All Nerve isn’t a pop record, but at times it can sound like one. It isn’t an angry record, but at the same time, it isn’t an all-over-the-place happy one, either. For whatever reason, or a combination of reasons—personal, health, family, a failed reunion with her old band, or just simply pure exhaustion and lack of a want to be out there. It doesn’t matter. All Nerve marks a return—a beginning, a reemergence of an artist that has stepped back into the light with something new, an icon reinventing herself. The Breeders are once again firing on all cylinders—everything works. All Nerve is a fun, raw, emotional record that entertains, spins my head and demands your attention. On the title track, Deal sings, “I wanna see you / You don’t know how much I miss you / I may be high / I may hide and run out at you.” We’ve missed you, too, Kim; we’ve missed The Breeders. Welcome back. –Russ Holsten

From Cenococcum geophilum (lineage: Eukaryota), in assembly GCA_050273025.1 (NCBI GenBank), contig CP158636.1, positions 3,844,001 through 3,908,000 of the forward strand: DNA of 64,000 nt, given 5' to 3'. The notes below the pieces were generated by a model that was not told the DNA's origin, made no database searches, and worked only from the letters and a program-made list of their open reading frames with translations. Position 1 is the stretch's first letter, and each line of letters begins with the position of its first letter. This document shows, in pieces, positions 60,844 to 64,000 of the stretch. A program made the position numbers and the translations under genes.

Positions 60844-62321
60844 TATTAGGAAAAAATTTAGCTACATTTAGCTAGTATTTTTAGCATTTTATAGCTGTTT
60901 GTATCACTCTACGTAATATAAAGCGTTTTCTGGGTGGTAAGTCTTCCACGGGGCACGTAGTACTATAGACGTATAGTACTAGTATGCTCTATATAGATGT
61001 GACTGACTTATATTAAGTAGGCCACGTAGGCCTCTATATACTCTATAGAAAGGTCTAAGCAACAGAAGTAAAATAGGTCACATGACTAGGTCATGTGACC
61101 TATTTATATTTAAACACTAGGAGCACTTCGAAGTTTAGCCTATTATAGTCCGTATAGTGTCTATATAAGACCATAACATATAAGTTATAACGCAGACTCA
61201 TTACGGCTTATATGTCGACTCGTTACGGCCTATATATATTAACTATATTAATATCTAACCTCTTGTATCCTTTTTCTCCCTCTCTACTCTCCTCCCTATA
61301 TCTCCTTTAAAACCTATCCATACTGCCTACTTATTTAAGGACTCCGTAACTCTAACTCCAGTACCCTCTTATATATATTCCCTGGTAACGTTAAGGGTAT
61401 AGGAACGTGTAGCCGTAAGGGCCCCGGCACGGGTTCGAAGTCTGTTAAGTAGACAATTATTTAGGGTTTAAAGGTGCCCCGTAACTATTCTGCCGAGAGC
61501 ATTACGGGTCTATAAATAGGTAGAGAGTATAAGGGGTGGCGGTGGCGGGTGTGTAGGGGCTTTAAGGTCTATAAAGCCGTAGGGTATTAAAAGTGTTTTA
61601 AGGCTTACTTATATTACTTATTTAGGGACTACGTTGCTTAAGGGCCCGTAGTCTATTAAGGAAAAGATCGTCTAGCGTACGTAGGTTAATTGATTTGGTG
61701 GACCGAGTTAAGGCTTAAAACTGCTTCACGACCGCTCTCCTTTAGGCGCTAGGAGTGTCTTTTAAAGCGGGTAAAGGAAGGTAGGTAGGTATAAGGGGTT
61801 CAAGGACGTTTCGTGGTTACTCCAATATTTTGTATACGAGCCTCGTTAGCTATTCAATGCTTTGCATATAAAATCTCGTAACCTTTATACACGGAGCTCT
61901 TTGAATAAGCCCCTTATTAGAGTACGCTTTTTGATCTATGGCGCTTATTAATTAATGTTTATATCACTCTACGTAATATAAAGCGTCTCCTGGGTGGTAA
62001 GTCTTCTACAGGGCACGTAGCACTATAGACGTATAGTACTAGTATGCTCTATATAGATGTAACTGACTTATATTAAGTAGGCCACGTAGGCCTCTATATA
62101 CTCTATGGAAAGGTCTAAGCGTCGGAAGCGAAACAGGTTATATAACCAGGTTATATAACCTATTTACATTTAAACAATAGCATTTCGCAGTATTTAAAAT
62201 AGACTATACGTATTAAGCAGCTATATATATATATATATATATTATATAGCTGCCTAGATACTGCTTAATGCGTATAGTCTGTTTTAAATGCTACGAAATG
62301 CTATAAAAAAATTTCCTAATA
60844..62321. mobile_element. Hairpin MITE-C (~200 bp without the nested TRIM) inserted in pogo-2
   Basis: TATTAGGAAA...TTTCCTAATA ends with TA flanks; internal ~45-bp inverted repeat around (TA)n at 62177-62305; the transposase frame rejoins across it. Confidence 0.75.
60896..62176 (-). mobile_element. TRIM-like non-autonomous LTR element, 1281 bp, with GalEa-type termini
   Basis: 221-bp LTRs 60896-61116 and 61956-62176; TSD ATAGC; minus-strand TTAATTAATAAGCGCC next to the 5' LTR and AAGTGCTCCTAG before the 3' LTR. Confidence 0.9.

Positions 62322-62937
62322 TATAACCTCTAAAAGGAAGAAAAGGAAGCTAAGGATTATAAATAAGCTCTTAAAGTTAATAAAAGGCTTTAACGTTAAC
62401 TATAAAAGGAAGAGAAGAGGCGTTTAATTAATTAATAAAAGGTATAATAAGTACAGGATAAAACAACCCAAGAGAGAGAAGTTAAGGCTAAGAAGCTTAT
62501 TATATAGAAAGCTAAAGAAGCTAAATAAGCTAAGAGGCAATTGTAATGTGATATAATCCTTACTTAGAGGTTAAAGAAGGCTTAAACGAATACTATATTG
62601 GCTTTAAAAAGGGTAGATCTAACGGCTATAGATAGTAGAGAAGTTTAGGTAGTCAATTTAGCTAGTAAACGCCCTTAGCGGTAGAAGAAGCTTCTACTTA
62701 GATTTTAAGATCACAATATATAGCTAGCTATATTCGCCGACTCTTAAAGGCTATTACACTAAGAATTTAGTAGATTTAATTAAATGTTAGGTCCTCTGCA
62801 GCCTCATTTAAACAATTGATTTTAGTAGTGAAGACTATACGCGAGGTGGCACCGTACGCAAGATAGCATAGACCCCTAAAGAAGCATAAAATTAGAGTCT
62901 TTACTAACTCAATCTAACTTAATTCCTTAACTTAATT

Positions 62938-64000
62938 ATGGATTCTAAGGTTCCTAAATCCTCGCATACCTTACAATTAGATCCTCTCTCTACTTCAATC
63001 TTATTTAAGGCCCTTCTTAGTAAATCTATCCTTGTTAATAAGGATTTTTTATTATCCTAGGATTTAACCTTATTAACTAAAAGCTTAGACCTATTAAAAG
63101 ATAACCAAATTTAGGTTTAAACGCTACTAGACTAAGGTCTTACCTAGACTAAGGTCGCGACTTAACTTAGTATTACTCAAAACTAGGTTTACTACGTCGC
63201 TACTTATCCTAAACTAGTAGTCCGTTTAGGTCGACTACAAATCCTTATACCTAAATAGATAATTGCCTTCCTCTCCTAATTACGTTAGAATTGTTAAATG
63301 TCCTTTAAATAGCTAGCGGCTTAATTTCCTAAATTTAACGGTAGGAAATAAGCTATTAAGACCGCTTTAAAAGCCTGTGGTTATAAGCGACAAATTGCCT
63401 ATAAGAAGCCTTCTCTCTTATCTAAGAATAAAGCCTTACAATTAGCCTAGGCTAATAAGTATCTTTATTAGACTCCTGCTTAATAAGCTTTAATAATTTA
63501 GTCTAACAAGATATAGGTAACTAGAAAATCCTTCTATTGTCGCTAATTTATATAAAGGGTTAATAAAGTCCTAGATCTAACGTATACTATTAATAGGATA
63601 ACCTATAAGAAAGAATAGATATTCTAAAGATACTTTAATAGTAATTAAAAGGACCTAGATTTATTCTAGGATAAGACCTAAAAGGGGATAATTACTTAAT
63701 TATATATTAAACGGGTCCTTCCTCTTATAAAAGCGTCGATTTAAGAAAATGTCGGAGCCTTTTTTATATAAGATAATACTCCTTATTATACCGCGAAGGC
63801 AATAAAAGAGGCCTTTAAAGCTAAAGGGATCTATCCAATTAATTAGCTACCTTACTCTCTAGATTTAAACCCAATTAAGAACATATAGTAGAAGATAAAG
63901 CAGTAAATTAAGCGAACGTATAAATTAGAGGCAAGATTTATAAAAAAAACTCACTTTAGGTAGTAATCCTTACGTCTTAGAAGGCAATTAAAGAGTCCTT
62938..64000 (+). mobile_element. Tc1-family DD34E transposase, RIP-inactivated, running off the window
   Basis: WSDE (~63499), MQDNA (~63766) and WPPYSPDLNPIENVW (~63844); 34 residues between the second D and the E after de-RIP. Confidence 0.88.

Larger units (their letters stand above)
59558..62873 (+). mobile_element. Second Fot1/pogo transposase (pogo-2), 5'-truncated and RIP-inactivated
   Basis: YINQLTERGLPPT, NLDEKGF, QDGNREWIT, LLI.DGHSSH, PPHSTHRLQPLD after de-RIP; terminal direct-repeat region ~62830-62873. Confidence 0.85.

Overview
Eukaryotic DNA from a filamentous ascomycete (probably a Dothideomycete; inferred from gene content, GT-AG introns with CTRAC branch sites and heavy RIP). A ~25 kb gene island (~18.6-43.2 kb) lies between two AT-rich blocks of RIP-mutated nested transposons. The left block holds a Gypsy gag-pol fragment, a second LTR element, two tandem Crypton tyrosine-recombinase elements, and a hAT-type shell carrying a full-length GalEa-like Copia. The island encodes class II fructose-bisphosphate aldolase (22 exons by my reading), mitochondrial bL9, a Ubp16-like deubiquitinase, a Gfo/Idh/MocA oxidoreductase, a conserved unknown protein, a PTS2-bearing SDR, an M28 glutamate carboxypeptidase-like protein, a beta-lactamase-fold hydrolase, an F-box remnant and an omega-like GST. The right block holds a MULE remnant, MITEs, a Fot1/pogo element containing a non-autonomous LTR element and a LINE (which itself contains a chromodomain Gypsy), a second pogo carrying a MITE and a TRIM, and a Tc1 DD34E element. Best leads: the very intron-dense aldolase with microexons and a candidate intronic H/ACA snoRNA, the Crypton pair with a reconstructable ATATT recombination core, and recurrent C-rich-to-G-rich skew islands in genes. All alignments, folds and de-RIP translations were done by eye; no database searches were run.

World Beyond

Street: 03.09
Erasure = Sparks + Communards + Kronos Quartet

Having continued to more than enjoy last year’s édifiant World Be Gone offering from synth trailblazers Vince Clarke and Andy Bell, and in anticipation of awaiting news of their forthcoming live return to the States, it was unexpectedly pleasant to learn of a companion release that had recently been completed. (Their wait to return to the States was a necessary calculation on the band’s part, given their already exhaustive touring commitment in other parts of the world, but the unexpected result of not immediately touring this album has paid off handsomely in an unprecedented string of sold-out dates, including two here in Salt Lake City! In other words, their absence has made U.S. fans’ hearts grow fonder.) Dubbed as a “post-classical re-interpretation” of World Be Gone with the impressive talents of Echo Collective at the helm, World Beyond is not only a refreshing concept, but also stirs the beauty and thought-provoking notions the original album helped to inspire.